The growth mindset and growing your practice
Last month we looked at how adopting a growth mindset can help you to advance in life.
Let’s expand this and consider how a growth mindset can help to grow your practice. Carol Dweck, the theorist behind ‘growth mindset’ identified five key themes to help consider how your mindset can be your weakness or your strength.
Challenges are typically avoided by fixed mindset individuals who strive to appear intelligent at all times and want to avoid risks. Those with a growth mindset, on the other hand, will embrace challenges and see them as an opportunity to learn. If we consider this in the context of a challenge that all dental practices face, CQC regulations, we can see how quite different outcomes might be achieved. The practice that embraces CQC, sees it as an opportunity to shine, to develop and to improve their processes, will be more likely to take on new information and to succeed as a result. The practice that has a fixed mindset will see this as an opportunity to fail and will be likely to avoid focusing time on this area. The fixed mindset practice is less prepared, and their attitude to the regulations may be negative. Embracing challenges like this in your practice enables you and your team to develop and grow.
Every business faces obstacles at times, and the fixed mindset individual may see these as reason to give up on their plans thinking that they cannot be overcome. The growth mindset allows the practice to persist even in the face of difficulties along the way and allows the practice to advance above others.
“Success consists of going from failure to failure with lots of enthusiasm.” Sir Winston Churchill
For example, a practice owner has a surly receptionist and notices how this is impacting patients. The fixed mindset owner may be ready to give up on this member of staff, however the growth mindset owner sees this as an opportunity to learn. “What is the root of the problem with this staff member?” The growth mindset business owner will take time to speak to this member of staff to listen learn, and in turn is likely to end up helping, not just them, but potentially wider members of staff by addressing the underlying issue rather than ignoring what could become an explosive situation.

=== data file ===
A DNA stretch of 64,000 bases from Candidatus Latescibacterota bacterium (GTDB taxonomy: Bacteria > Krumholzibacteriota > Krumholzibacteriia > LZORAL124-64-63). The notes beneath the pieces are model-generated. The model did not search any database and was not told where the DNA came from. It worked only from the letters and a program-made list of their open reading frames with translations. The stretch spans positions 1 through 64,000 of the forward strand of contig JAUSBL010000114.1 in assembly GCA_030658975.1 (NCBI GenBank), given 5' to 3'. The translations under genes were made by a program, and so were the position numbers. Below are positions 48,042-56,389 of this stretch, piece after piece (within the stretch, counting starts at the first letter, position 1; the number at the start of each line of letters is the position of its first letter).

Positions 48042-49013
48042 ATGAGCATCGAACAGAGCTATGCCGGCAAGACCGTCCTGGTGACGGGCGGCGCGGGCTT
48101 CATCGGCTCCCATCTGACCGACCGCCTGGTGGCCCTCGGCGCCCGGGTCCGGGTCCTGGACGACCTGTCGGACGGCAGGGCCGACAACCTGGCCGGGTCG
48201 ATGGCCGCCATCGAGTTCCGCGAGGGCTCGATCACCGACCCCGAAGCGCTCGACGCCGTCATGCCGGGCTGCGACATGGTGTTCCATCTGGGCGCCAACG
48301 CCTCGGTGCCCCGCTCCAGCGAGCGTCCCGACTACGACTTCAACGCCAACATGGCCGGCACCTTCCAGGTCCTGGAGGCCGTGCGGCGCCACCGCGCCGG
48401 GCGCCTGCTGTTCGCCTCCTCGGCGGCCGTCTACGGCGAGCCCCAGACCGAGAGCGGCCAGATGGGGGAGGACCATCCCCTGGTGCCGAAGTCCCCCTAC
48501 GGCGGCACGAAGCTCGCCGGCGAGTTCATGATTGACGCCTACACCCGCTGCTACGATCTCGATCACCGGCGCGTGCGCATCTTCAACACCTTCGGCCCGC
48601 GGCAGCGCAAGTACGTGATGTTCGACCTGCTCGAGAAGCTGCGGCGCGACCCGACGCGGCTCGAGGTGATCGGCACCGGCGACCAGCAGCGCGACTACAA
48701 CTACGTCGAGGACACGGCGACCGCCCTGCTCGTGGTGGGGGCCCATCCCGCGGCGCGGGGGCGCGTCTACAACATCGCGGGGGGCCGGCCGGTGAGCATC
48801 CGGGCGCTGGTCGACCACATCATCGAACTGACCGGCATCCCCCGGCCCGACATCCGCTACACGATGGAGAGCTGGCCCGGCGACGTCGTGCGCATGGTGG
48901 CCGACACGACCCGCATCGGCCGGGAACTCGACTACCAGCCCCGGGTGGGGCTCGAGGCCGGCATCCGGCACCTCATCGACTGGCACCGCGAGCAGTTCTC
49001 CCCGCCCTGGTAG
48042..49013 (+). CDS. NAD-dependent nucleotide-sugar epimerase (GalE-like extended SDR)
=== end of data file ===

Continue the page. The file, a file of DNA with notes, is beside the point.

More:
Any practice owner knows that a huge effort from across the practice team goes into running the business. The attitude towards this effort can greatly affect how much is applied. The fixed mindset sees effort as fruitless, whereas the growth mindset recognises effort as a path to mastery. Encouraging your team that their efforts will be rewarded rather than ignored can help the practice to grow. For example, a practice owner has an issue that nurses take free slots in the diary to sit and have a tea break, check their phones and read Hello! The growth practice will empower nurses to use this time to help another area of the business to grow, perhaps helping on reception, assisting with marketing, or assisting younger nurses with revision for exams. This will help them develop personally and help the practice to be more productive. Understanding the effort is part of the passage to reach your potential, means you and your team can embrace it openly.
“When you see success as a journey you are less likely to think you have arrived.” Sir Alex Ferguson.
Criticism can be an opportunity to learn and grow, as the growth mindset would encourage, but many fixed mindset individuals see criticism as negative and ignore comments. Take the example of a dentist not explaining a treatment clearly to a patient, if a colleague explains to them that the patient didn’t fully understand their options, adopting a growth mindset could mean that the dentist learns to speak at a level the customer understands and give future patients a little more opportunity to ask questions, therefore they will grow as an individual and the practice will in turn grow.
“It is fine to celebrate success but is more important to heed the lessons of failure.” Bill Gates
Teaching your practice to see criticism as an opportunity to learn and to reach their potential can enable your team to reach new levels of success.
Success of Others
Of course there are external factors that can impact our business too. Success of others can be an opportunity to feel our success is not worthy at times but the growth mindset recognises this as an opening to move to the next level and grow. Perhaps we see a new practice open around the corner who seem to be very busy. Consider what are they doing to attract new patients? Perhaps they are using online booking or have a great introductory package price for new patients? Is there a learning you can take from them to advance your practice and see this as a positive? The practice that sees this as an opportunity to grow will advance to their maximum potential.
In these examples you can see the potential for your mindset to enable your practice to succeed and grow. We’ve seen how the growth mindset can help you to grow personally, now take time to share the concept with your practice and help them to see that, “The view you adopt of yourself profoundly affects the way you lead your life” Carol Dweck.